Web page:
South Korea's quarantine authorities on Saturday found two wild boars dead with traces of African swine fever (ASF) north of Seoul, raising concerns over the spread of the deadly animal disease through wildlife in the country.
One of the boars was detected in Cheorwon, 90 kilometers north of Seoul, according to the Ministry of Environment. It was the first time traces of ASF had been found in Gangwon Province.
The other wild board was found in Yeoncheon, a town in Gyeonggi Province that has seen two cases of ASF at pig farms. Another boar was found dead in the Demilitarized Zone in the area earlier this month.
South Korea has confirmed 14 cases of ASF at local pig farms since mid-September, when the country experienced its first-ever outbreak of the deadly animal disease.
All of the cases were reported in areas in Gyeonggi Province and Incheon, adjacent to North Korea, which experienced its own outbreak earlier this year.
The disease is not harmful to people, but it is fatal for pigs, and there are no cures currently available.
How the virus traveled into South Korea remains unknown, although some suspect that it came from North Korea. The disease is spread through direct contact with animals carrying the virus or by contaminated feed.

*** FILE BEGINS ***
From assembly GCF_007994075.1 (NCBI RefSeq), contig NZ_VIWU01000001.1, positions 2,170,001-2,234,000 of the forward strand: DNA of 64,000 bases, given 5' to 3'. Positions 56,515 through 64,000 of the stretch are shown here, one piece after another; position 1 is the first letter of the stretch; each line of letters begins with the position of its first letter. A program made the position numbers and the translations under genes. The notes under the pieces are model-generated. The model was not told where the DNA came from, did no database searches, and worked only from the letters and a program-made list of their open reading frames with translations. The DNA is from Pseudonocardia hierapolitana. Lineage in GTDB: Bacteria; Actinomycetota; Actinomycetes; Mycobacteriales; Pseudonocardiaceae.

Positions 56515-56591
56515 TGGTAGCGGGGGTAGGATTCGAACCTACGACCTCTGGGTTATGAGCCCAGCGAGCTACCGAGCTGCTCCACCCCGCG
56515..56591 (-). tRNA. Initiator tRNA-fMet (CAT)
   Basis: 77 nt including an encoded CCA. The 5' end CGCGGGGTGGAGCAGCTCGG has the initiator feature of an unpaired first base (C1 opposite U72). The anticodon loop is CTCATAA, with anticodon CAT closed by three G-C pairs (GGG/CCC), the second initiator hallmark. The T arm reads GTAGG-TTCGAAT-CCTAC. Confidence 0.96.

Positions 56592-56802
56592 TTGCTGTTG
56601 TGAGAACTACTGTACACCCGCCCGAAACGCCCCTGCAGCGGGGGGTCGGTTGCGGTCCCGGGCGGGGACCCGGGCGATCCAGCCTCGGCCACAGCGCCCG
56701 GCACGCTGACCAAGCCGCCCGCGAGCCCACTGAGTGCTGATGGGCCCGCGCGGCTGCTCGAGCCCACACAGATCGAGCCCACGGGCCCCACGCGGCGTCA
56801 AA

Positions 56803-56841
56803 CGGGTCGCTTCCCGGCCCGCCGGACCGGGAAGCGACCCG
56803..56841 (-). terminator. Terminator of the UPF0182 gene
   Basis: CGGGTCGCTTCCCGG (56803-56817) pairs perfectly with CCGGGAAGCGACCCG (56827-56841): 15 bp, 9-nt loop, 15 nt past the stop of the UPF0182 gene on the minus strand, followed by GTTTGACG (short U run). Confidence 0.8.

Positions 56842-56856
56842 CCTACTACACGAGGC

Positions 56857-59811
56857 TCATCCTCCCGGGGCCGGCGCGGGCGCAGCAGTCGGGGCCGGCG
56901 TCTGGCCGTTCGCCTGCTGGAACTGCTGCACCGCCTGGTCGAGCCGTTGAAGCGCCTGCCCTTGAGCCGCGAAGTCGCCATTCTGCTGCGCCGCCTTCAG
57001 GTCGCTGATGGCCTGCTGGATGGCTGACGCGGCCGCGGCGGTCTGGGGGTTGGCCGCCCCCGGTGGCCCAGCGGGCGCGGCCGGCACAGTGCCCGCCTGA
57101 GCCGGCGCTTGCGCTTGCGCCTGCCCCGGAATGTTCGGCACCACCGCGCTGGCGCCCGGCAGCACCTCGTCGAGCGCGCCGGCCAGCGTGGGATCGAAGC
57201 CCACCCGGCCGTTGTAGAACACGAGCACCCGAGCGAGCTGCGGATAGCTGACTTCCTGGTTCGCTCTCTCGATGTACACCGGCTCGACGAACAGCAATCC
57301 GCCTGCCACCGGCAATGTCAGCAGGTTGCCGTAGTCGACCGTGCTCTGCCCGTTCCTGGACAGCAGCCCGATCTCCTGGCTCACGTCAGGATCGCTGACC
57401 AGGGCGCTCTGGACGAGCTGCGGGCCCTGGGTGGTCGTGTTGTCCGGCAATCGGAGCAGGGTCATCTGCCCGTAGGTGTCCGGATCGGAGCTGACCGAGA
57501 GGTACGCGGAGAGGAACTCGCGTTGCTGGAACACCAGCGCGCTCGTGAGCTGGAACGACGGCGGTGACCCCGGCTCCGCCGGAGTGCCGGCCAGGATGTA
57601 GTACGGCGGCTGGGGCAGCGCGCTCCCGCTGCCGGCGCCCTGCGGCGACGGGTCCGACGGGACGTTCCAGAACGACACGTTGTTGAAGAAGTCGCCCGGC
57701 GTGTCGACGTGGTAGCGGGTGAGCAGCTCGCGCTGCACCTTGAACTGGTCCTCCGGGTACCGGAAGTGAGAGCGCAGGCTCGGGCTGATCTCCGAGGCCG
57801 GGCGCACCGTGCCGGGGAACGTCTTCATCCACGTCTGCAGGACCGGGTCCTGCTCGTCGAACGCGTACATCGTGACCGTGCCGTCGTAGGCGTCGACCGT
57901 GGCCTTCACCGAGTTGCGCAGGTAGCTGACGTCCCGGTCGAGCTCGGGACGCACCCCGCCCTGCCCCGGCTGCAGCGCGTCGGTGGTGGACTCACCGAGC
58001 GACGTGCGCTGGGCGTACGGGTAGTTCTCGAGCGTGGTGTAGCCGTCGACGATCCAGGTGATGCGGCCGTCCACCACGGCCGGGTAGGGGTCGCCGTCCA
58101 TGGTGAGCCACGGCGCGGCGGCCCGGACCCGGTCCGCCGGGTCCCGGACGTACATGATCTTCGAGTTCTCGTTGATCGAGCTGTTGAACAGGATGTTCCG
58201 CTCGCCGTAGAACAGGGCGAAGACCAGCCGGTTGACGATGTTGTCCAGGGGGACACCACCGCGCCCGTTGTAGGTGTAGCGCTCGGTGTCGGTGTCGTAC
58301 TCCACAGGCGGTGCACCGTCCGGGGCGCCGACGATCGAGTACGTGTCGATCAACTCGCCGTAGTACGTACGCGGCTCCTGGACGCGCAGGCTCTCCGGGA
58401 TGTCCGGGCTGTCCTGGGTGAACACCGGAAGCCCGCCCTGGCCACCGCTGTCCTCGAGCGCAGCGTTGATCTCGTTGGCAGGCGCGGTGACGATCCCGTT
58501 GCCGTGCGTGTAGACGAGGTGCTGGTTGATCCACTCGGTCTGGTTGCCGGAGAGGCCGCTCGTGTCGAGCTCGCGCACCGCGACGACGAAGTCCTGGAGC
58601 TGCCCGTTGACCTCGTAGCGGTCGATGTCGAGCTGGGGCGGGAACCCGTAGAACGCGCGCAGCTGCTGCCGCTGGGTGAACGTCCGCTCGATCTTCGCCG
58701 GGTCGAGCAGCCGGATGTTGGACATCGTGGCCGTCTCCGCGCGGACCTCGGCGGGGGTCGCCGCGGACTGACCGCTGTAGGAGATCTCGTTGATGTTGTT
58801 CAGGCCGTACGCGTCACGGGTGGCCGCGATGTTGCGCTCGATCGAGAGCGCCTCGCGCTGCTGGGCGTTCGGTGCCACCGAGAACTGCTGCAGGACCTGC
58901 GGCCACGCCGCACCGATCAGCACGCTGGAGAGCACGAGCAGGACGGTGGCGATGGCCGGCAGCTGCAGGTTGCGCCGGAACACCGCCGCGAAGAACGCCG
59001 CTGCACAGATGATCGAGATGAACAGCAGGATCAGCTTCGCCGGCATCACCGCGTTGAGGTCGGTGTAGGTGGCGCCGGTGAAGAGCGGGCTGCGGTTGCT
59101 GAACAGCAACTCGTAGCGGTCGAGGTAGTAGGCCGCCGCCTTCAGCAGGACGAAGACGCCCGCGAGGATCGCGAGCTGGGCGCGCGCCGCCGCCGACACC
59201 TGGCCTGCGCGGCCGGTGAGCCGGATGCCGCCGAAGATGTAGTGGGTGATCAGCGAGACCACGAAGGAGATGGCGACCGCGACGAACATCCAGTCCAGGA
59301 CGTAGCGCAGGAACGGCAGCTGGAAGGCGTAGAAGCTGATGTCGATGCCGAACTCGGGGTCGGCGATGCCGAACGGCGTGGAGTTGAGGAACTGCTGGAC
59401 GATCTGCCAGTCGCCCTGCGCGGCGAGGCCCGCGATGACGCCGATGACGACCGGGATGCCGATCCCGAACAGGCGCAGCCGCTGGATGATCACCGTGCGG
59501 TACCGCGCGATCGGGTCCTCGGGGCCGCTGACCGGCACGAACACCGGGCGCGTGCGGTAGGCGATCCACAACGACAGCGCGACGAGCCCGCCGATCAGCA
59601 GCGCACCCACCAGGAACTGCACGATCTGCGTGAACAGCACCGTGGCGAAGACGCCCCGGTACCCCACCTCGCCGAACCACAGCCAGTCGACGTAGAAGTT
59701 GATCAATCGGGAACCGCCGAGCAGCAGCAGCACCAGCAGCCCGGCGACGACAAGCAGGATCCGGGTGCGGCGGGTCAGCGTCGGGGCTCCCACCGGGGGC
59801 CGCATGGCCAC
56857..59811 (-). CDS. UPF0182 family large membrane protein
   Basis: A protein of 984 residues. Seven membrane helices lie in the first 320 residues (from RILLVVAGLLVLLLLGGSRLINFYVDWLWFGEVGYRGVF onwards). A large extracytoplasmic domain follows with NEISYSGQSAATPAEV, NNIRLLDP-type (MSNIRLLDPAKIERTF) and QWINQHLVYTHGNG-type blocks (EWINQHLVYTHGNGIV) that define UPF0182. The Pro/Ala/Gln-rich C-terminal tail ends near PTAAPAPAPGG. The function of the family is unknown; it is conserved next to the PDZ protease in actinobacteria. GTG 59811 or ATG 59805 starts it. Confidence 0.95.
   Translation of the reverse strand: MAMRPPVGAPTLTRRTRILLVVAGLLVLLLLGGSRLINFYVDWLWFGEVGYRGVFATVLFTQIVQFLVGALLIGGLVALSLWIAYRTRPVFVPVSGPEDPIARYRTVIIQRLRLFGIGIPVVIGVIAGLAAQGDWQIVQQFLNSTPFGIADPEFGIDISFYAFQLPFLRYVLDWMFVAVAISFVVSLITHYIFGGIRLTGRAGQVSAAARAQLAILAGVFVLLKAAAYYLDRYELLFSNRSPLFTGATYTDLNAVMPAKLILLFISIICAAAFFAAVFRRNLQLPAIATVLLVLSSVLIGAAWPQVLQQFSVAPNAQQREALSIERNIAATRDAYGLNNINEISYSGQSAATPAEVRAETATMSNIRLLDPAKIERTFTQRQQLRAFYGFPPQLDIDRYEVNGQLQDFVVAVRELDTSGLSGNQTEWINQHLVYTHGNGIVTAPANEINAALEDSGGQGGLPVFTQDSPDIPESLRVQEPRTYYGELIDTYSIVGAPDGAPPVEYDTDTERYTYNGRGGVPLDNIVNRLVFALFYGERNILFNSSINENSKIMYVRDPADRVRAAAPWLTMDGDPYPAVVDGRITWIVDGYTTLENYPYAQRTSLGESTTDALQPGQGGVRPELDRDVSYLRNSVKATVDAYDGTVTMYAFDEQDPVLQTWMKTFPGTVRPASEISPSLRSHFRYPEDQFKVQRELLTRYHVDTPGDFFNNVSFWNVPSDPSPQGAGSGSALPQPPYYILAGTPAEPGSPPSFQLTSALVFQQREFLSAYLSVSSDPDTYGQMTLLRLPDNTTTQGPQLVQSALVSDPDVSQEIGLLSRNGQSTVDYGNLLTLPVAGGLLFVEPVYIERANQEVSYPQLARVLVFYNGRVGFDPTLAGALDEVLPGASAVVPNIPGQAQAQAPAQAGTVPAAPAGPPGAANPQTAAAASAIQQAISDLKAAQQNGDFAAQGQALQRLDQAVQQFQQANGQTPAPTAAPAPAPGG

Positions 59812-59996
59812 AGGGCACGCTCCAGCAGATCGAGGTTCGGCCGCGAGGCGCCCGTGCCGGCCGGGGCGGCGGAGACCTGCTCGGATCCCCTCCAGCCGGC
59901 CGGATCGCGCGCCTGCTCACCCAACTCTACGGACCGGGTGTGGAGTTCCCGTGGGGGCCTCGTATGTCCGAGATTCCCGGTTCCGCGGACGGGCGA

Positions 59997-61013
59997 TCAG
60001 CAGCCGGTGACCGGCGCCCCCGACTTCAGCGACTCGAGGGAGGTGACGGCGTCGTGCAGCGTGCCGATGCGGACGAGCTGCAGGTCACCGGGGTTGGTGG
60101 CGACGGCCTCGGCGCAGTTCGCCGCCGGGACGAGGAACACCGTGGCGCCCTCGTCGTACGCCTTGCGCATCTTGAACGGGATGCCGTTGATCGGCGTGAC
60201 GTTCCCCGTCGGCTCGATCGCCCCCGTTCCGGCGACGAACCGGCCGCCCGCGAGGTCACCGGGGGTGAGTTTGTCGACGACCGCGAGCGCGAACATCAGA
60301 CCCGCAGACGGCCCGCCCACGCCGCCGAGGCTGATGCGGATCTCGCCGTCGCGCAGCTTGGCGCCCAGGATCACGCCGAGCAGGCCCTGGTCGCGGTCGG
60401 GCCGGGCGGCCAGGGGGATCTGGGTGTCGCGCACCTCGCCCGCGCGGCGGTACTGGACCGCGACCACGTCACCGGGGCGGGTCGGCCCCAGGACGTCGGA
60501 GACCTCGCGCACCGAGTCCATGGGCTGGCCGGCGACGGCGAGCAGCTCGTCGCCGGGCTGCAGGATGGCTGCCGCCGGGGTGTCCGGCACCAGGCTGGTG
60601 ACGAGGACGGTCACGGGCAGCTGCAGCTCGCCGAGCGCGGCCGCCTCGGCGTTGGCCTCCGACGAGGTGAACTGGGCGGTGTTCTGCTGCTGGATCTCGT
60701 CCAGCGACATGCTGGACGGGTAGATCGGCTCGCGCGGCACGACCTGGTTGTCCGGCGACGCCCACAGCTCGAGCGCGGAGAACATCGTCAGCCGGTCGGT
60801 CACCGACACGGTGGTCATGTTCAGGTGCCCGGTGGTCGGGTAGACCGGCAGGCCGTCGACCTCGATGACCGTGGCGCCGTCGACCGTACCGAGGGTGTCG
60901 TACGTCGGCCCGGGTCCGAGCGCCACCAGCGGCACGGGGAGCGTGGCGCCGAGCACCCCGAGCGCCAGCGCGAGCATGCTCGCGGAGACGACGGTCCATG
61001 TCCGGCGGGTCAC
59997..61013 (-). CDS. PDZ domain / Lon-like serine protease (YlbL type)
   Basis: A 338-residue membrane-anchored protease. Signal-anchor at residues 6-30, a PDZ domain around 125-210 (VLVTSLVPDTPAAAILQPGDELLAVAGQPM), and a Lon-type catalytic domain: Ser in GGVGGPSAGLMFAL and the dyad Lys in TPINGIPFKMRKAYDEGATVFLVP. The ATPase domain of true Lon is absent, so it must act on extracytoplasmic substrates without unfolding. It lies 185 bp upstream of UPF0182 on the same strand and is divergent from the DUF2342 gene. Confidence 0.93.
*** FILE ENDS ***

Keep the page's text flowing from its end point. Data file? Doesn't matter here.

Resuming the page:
The environment ministry said that although it is unlikely the wild boars traveled into the country straight from the North, it is possible their infection came from there indirectly.
"We urge local farms to check their fences to prevent possible contact between pigs and wild boars," Agricultural Minister Kim Hyeon-soo said during a meeting at the Sejong Government Complex in central South Korea.
Quarantine officials have been implementing all-out operations to tackle the virus, especially focusing their efforts on preventing the virus from traveling south.
The ministry, which earlier decided to slaughter all pigs within a 3-kilometer radius of infected farms, has culled more than 150,000 pigs since the outbreak started.
Additionally, the ministry is currently purchasing pigs from other farms outside of that range in selected towns -- Paju, Gimpo, and Yeoncheon -- to be slaughtered and inspected before their meat is released to the market. Pigs that are not purchased will also eventually be culled. (Yonhap)